Q: I’ve read that you and a collaborator created the SoulKiss event series for Black women in Southern California, and that after the series was retired so that each of you could pursue individual projects, you chose to launch SoulKiss Theater during the pandemic last summer to provide a space for Black women’s stories and voices? Tell us about SoulKiss Theater.
A: SoulKiss Theater is a stage for art, innovation, celebration and healing. Through carefully planned lessons, we empower and provide tools to queer Black women to share their experiences through art and meaningful storytelling, as well as provide assistance with career development in the arts. We offer 10-week playwriting workshops for beginning playwrights, and at the end of the 10 weeks, their work is read at a public and professionally directed reading by a cast of professional actors. We’re also building a creative co-working space (The Creation Station), which will host workshops and readings and allows workshop participants and local aspiring artists to meet, network and collaborate.
The precursor to SoulKiss Theater was SoulKiss Events, which was started in 2007 to provide safe spaces for LGBT people of color to celebrate and be uplifted. At the time, I’d noticed a lack of diverse outlets for entertainment in San Diego’s LGBTQ community. As a queer, Black woman, I knew that this was because Hillcrest had nothing that appealed to people of color. Over the next eight years, we produced more than 400 events, from weekly dance club nights to open mic and game nights. We also served as a platform for queer women of color to perform and showcase their businesses. In 2015, my business partner and I decided to retire SoulKiss Events in order to pursue our individual career goals. We were older and, frankly, tired of running around at night. I had always been an artist and since SoulKiss had unexpectedly become a full-time business, I hadn’t been able to focus as much on my art as I wanted and needed to. I began to focus on my art again and was presented with more opportunities.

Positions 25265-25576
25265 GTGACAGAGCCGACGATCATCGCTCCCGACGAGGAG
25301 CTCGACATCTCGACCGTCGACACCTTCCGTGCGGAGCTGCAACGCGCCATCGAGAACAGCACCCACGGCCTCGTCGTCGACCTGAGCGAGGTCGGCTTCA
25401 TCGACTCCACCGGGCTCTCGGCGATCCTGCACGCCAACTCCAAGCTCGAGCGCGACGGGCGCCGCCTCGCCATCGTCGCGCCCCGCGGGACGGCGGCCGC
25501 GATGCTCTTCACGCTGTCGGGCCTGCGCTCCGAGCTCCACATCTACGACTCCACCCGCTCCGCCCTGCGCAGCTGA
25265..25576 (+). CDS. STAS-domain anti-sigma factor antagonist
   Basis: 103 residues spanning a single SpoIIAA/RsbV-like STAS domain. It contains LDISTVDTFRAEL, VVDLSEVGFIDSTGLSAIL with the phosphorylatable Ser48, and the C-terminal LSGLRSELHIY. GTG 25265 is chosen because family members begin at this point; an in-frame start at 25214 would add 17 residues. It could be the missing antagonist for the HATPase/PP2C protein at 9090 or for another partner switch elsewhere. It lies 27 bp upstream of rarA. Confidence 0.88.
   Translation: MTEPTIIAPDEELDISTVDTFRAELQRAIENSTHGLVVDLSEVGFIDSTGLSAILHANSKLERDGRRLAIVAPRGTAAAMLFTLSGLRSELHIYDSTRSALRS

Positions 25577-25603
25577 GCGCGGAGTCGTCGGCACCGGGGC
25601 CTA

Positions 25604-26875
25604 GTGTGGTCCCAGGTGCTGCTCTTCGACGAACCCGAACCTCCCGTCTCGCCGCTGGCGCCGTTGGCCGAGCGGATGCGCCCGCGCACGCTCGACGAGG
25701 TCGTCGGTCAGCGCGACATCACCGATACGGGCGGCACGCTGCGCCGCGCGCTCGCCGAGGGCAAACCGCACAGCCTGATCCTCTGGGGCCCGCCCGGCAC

Although I was no longer able to travel, perform and teach in-person workshops by the time COVID hit, I was fortunate to be able to pivot my business and still earn some income by teaching playwriting and songwriting virtually, and had opportunities to write plays and perform online. I was doing OK, but I watched the people around me suffer emotionally with loss — loss of jobs and loved ones and the way of life as we knew it. I felt the collective grief, and I truly believe that art heals. So, I launched SoulKiss Theater.
Q: What’s been the result of SoulKiss Theater since you started over a year ago?
A: Our first playwriting workshop began in September 2020. Together, we laughed a lot, shared triumphs and challenges, and, in the process, crafted a wide array of amazing stories. As a result of our first playwriting cohort, two of our workshop participants were commissioned by the Old Globe to write plays for the Powers New Voices Festival, an annual play festival that showcases works by new playwrights. Just like that, two Black women who’d never considered writing a play before participating in our workshop became paid, professional playwrights. That’s what SoulKiss Theater is all about, not only offering the space and tools to learn, but also assisting in opportunities to further careers in the arts. Black women’s experiences are important, and our voices are valuable.